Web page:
Quickly reach Eindhoven Airport by bikePublished on October 21, 2022
You can't ignore it: the shiny new bicycle shed in the P1 parking garage of Eindhoven Airport. That's no coincidence. The airport is working on its accessibility. Encouraging bicycle use is part of this.
'Travellers who drag their suitcase behind their bicycle? No, I don't see that happening either!', laughs Jaap Verheijen. 'But a total of about 1,500 people work here. And we would like to encourage the use of the bicycle among that target group. To keep the airport and the region accessible, for sustainable accessibility and vitality of employees.'
Pressure is increasing
As Parking & Mobility Services manager, Jaap Verheijen is responsible for the landside accessibility of Eindhoven Airport. 'I'm concerned with how people get to the airport. Passengers and employees. Such as my 75 colleagues at Eindhoven Airport NV, but also people who work at the airport through all kinds of partners. In the catering industry, retail or security, for example. And of course the airline staff.' Until now, all those people have been able to easily reach the airport by car and park there. 'But we have to take a critical look at how we use our scarce space. In addition, traffic jams are increasing, including on the roads around us. Moreover, as employers we have a joint social task here to work on vitality and sustainability.'
So something has to be done. 'Car accessibility remains an important pillar for the airport. Passengers continue to find us, especially with good car accessibility. This has everything to do with the fact that we are not the end goal, we are a stopover between the front door and the final destination. We only facilitate the transition from land to air. The car gives people the most emotional control. Eindhoven Airport is closely involved in developments in the area and invests in the road network in close collaboration with the municipality. A new road design, more capacity, better flow, smarter traffic lights. We are also making our parking lots more sustainable, for example we recently deliberately purchased a second-hand parking garage. But the step from car to public transport also remains a very important spearhead. But that together is not enough.'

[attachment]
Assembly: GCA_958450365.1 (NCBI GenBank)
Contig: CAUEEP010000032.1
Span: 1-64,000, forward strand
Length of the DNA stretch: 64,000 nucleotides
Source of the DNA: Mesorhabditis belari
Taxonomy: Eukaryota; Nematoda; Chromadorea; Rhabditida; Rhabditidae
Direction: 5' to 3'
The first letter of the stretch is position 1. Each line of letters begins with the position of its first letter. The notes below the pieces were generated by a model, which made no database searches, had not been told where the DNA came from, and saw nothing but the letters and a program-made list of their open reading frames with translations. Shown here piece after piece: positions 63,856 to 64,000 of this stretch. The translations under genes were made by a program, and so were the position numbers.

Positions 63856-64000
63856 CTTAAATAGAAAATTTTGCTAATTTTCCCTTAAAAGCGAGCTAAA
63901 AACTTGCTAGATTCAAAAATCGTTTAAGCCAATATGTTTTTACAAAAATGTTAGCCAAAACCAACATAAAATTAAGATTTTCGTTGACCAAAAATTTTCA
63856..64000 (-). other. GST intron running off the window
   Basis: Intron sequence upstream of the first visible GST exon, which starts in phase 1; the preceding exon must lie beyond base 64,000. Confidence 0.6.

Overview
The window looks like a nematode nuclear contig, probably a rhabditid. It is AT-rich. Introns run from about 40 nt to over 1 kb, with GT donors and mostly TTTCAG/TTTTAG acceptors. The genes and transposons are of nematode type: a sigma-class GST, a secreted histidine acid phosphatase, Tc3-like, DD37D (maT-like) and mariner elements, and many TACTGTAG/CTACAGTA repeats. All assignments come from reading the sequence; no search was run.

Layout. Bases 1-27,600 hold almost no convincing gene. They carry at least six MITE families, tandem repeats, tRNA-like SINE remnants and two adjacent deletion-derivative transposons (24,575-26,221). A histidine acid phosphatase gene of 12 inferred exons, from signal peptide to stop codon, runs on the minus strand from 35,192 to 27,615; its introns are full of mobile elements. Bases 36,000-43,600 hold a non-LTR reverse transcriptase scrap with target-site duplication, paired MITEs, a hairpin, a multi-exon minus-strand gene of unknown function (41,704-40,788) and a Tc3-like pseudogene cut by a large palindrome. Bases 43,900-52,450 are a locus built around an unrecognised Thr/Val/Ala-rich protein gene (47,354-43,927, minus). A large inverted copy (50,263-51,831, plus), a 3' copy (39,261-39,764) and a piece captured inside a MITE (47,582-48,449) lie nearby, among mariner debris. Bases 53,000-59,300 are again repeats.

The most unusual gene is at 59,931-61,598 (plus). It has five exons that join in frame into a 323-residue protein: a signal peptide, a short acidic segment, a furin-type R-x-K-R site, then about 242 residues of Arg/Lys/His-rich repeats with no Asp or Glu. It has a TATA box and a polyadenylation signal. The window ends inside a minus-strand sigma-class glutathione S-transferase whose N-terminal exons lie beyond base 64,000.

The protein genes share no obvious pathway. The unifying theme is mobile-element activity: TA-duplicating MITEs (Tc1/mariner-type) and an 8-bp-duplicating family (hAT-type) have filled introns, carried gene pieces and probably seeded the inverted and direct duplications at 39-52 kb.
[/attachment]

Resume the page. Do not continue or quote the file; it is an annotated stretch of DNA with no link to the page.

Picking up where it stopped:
Research as a basis
That is why Jaap wants to persuade some employees through employers to use the bicycle more. 'Many employees have to be at the airport before it gets light. Of course there will be parking space for that. But employees who go to work later can easily take the bike. Only: as Eindhoven Airport NV we are not responsible for all those employees. They are employed by other companies. These companies have their own (mobility) policy and remuneration. We just want to discuss it. We did not make this decision overnight. We looked for partners such as the Brabant Mobility Network and conducted research with them. Such as a zip code survey: who lives close enough to cycle? But also interviews with airport employees and a mass survey. As it turned out, almost half of the employees live within 15 kilometers of the airport. Most of them even within 10 kilometers. We really want to get started on that seriously now.'
Good facilities are a prerequisite
Jaap therefore created a policy for sustainable and vital accessibility. 'Aimed at optimally facilitating employers. So that they can encourage their employees to take their bicycle. That starts with excellent facilities. We believed that we first had to get the facilities in order before asking employees to change their behavior. Hence the bicycle shed in plain sight. There are two more like this. With repair columns for simpler actions such as patching a tire, bicycle pumps and a range of bicycle repair kits. In addition, we have arranged sufficient capacity for shared bicycles and shared scooters together with providers. At the same time, the new policy also includes different rates for parking. No more standard rental agreements at far too low rates, but will charge the use of parking spaces. In other words: we charge every time an employee enters and exits. This will not result in significant price increases, but we will make parking an interesting item in employers' budgets. A knob that they can turn themselves, but possibly we can too.'
Now it's just a matter of convincing the community further, Jaap emphasizes. 'We are setting up events and an incentive program for this together with the mobility broker from the area. For example, with bicycle repair shops who provide explanations, organize fun things around cycling, apps that challenge people, try-out campaigns. But we also help employers create policy. We look along: where is resistance among your employees, how can we remove it? What can we do to help you? Demos of electric bicycles? Discount codes? Scooters to try? We'll get to work on it! In this way we make it easier for employers and their employees. And together we can choose the nice, sustainable solution more often. The bicycle!'